If my people, which are called by my name, shall humble themselves and pray, and seek my face, and turn from their wicked ways; then will I hear from Heaven, and will forgive their sins and will heal their lands.

What more do we need to encourage us, to motivate us, than to become active working together in the healing of our land? Mr. Speaker, I may sound like a voice crying in the wilderness, but I know for a fact that this Thirty-first Parliament has many others of like faith.

I am excited, Mr. Speaker, by much of what I have seen since the May 22 election, and I am very optimistic about our country's future because of the leadership I know will be given by hon. members in this "Parliament of Reconciliation." Our individual and national response to the desperate plight of the Vietnamese boat people, and the support received from hon. members on both sides of the House, is a very encouraging sign of what can be achieved by this Parliament as a positive witness to our fellow Canadians and to the world. Canadians have had enough of meanness and pettiness. What they want from us, Mr. Speaker, is leadership, and the true essence of leadership is service to others.

It is a fact that Canada, more than any other nation in the world, is blessed with abundant resources, good, hard working, and law abiding people, and a huge potential. As the Prime Minister has so properly said, "It is a time to build". I believe that in our Prime Minister we have an enlightened leader who has the courage of his convictions to uphold an unpopular stance in the name of the future good. He has given a positive indication in his response to the debate on the Speech from the Throne that we are and will continue to move firmly to correct those things which have been holding us back individually and collectively from meeting our God-given potential in this country. Although he would perhaps not use the same words as I, the Prime Minister has challenged us all, whether we be members of Parliament or individual Canadian citizens, to participate in this building of Canada with energy and skill; to stand fast in our faith; to fight the good fight; to be consistent in our good works, with love and understanding-"like the yeast that leavens the loaf and raises the level of all it touches".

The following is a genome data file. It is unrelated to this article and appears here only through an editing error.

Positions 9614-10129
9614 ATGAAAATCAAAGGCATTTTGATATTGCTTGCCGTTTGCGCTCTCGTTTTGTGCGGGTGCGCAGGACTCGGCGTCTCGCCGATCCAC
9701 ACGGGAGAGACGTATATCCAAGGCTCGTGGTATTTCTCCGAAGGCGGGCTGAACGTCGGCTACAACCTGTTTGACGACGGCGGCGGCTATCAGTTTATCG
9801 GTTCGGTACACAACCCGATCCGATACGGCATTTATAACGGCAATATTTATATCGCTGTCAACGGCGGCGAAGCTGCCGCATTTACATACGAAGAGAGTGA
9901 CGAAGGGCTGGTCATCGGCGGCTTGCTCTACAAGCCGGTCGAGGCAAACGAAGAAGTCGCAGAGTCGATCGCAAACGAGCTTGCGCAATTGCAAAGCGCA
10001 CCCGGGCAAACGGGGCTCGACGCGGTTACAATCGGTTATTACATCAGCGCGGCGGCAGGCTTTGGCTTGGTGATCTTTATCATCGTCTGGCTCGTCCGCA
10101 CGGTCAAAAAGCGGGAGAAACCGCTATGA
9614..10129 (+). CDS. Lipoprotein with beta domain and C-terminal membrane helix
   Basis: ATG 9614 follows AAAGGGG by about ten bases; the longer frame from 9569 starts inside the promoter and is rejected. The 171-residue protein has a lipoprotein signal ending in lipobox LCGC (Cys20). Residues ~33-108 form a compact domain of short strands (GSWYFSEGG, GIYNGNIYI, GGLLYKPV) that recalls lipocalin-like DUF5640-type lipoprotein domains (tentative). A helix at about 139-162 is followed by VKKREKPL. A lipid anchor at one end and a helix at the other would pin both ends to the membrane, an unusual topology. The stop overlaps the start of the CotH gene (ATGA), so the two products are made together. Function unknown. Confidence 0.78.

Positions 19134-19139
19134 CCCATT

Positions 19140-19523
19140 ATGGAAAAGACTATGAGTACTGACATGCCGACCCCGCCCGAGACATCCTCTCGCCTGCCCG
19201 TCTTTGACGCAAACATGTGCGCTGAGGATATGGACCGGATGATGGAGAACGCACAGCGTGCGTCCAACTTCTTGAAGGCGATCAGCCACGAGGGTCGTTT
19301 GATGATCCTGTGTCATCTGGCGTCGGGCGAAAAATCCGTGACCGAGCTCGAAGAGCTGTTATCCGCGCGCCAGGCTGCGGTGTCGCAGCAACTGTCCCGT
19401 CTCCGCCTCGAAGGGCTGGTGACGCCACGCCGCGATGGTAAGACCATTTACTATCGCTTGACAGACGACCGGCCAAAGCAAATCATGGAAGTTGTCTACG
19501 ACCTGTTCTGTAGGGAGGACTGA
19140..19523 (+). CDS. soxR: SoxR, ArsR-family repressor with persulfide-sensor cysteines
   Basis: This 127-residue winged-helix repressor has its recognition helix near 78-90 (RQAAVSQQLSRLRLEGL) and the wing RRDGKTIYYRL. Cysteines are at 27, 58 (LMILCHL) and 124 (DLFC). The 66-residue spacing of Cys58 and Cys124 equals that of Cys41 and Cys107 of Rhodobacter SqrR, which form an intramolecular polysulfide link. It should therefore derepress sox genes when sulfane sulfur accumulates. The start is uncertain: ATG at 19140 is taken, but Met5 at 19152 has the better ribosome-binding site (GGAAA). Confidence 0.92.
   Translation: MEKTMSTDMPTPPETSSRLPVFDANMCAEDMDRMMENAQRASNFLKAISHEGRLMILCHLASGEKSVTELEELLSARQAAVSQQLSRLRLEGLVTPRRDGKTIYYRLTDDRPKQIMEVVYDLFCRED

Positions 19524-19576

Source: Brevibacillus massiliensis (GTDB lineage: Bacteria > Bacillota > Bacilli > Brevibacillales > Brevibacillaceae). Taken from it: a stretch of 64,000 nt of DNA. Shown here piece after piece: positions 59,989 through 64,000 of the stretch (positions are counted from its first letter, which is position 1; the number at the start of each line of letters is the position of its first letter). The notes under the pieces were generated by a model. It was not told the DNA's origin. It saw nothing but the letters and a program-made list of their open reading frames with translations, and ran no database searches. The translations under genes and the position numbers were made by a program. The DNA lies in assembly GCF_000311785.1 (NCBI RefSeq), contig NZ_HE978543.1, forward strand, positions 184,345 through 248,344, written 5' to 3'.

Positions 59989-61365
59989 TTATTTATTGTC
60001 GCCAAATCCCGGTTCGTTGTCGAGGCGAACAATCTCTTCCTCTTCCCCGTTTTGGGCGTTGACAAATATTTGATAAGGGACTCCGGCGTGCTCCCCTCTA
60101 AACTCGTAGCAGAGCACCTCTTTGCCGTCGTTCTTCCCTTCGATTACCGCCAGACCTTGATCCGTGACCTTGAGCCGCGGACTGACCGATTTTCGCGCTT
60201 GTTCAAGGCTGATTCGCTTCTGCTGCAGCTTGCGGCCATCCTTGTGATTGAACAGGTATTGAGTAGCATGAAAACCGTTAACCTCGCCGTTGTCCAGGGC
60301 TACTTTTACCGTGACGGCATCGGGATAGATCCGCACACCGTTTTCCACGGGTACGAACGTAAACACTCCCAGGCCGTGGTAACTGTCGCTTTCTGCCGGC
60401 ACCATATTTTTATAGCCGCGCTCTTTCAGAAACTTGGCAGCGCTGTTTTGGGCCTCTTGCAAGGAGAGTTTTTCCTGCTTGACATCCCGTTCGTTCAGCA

"Do unto others as you would have them do unto you". Mr. Speaker, what a tremendous transformation would occur if the golden rule were applied to politics and government. Can you imagine the change that would be wrought? No more political campaigns based on "victory at any price by any means"; no more dog-eat-dog tactics; no more under-the-table deals; no more false witness; no more ego trips for self-centred purposes. Where there is animosity, there would be love; where there is greed, there would be generosity and compassion. Patience would take the place of anger, and service would rise above self.